Remembering Johnny Ramone
As a kid, kicking around Queens, Johnny Cummings wanted to be either a baseball hero or a rock 'n' roll star. He didn't care which, and he didn't think either would come true anyway. He was wrong, and the world is a better place because of it.
Johnny Cummings, known for four decades as Johnny Ramone, passed away last Thursday;
he was 55. He never expected to be a hero when he first picked up the guitar
one day in 1974 and decided to form a band with his friends Dee Dee and Joey.
He had no way of knowing his hyper, fast and loud style of guitar playing a Ramones trademark would have a massive influence on generations of musicians. While that sound clearly influenced hugely successful bands such as Nirvana and Green Day, literally thousands of guitarists owe a debt to Johnny Ramone.
For the 22 years that he played guitar as a Ramone, Johnny toured the world,
and dug it, many times. Together with his bandmates, he recorded 17 studio albums,
but he said it was playing for the fans that he loved. "Everything you have you
owe to your fans," Johnny told me during a phone interview two years ago. "The
only fun thing was playing for Ramones fans. Once every year or two, you had
to go into the studio and make another album. But, to me, the fun part was playing
"The Ramones fans were terrific every night," he added. "They were all misfits like I was."
Johnny sounded all-around content that day as we discussed his life, before, during and after The Ramones. On a number of occasions, he referred to himself as retired. "I'm just trying to relax, trying to enjoy each day and to be happy that I am around each day," he said. "Two members of the band have died Joey and Dee Dee in the past two years, so you get a weird feeling. You feel like, 'Wow, I'm still here. I'm really fortunate to be here.'"
Though he shed light on his heightened sense of mortality, it never dawned on me that he could be facing down his own. At the time of our conversation, he was already more than two years into a battle with prostate cancer, a battle he kept from the public for five years.
When asked what he was looking forward to, he answered, "Staying alive, being with my wife, seeing her each day, seeing my friends, nothing really, just trying to have a nice time."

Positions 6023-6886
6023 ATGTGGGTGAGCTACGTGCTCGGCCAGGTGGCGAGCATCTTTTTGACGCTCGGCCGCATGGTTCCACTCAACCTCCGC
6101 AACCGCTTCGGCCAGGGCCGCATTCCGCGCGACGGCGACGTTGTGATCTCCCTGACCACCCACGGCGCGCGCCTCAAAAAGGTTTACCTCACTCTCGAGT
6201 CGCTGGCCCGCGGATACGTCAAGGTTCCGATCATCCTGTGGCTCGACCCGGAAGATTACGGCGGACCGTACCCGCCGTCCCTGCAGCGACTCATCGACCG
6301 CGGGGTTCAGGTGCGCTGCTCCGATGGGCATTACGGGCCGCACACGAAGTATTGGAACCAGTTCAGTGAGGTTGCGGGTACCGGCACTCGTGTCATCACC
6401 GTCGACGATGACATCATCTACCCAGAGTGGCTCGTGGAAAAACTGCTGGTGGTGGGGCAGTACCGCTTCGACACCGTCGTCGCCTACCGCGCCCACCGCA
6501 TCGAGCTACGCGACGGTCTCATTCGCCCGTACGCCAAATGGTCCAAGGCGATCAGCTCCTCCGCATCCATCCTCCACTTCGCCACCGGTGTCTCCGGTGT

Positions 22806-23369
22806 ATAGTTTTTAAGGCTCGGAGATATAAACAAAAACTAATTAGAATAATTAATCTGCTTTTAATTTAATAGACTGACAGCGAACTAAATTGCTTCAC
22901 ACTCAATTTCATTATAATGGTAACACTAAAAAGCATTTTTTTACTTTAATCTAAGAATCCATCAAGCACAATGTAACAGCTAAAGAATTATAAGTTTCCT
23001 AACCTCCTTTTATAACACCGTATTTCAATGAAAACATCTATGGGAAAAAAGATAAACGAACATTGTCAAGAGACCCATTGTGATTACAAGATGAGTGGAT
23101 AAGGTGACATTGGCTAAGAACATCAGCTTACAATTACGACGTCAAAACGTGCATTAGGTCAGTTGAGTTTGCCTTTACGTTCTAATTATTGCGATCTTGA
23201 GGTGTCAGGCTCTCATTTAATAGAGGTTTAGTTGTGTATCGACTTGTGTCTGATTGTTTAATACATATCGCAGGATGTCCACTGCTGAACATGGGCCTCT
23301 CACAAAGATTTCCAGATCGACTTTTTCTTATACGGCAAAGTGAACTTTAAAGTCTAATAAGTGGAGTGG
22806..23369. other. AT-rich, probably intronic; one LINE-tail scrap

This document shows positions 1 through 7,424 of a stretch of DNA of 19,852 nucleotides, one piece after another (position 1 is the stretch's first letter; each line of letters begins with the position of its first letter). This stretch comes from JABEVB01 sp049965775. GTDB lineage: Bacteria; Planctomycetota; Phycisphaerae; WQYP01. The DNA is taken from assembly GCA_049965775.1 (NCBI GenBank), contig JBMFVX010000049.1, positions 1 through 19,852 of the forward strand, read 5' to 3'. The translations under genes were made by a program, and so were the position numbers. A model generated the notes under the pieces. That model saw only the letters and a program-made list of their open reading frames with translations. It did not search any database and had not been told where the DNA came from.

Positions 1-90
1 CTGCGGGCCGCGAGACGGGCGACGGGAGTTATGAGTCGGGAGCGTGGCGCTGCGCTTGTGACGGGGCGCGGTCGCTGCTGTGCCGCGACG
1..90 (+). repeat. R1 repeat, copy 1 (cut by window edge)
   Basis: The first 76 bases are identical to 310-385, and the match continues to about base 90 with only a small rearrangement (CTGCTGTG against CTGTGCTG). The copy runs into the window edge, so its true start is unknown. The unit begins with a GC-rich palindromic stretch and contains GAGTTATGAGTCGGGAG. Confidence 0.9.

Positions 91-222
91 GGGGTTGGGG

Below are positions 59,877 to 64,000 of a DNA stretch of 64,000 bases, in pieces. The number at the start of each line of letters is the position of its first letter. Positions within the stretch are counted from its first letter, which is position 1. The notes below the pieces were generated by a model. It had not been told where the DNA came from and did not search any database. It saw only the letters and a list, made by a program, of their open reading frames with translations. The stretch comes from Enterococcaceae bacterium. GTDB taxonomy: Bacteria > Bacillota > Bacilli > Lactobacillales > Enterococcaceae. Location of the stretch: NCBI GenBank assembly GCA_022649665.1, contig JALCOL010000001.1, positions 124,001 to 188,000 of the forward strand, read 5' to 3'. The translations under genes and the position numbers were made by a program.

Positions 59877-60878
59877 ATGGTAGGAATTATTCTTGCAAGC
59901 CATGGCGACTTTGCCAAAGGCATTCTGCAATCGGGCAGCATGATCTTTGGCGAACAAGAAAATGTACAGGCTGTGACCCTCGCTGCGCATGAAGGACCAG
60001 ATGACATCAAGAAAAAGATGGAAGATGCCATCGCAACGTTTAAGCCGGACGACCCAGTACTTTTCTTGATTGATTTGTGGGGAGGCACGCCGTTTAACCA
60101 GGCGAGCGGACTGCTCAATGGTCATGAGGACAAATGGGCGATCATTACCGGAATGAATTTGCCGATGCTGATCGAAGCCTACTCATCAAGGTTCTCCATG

Johnny lost his fight to prostate cancer on Thursday, September 18, 2004. Dee Dee (born Douglas Colvin) died of a drug overdose in 2002. Joey (born Jeff Hyman) died of lymphatic cancer in 2001.
The Ramones didn't live like rock stars. Johnny didnít care much for commercial success anyway, which caused a bit of internal band strife. "I'm a pain in the ass to a lot of people," he admitted with a laugh. "In 1982, no one (in the band) talked to each other."
But songs like "Sheena Is a Punk Rocker" and "Beat on the Brat" weren't destined
for short-lived spots on the charts; they were meant to live on forever in the
hearts of music lovers around the world. They were meant to change the way the
world saw music.
The Ramones did not see instant success, and they never topped the charts. But
nearly as soon as their incredible debut album, 1976's The Ramones, was
released, other artists took notice. And when they appeared in London, the audiences
included future members of The Clash and the Sex Pistols. The group's second
album, 1977's The Ramones Leave Home, did become a hit in England. The
group's sound Joey's New York slur, Johnny's fevered buzzsaw riffs, Dee
Dee's simple, angry bass lines and Tommy's four/four drumming was unlike
anything that came before it.
Inducted into the Rock and Roll Hall of Fame in 2002, The Ramones have influenced generation upon generation of punk and "alternative" bands.í
"How do you hope to be remembered?" I asked Johnny during our conversation. Without hesitation, he answered, "As one of the best American rock 'n' roll bands."
No problem there. Jenny Tatone [Monday, September 20, 2004]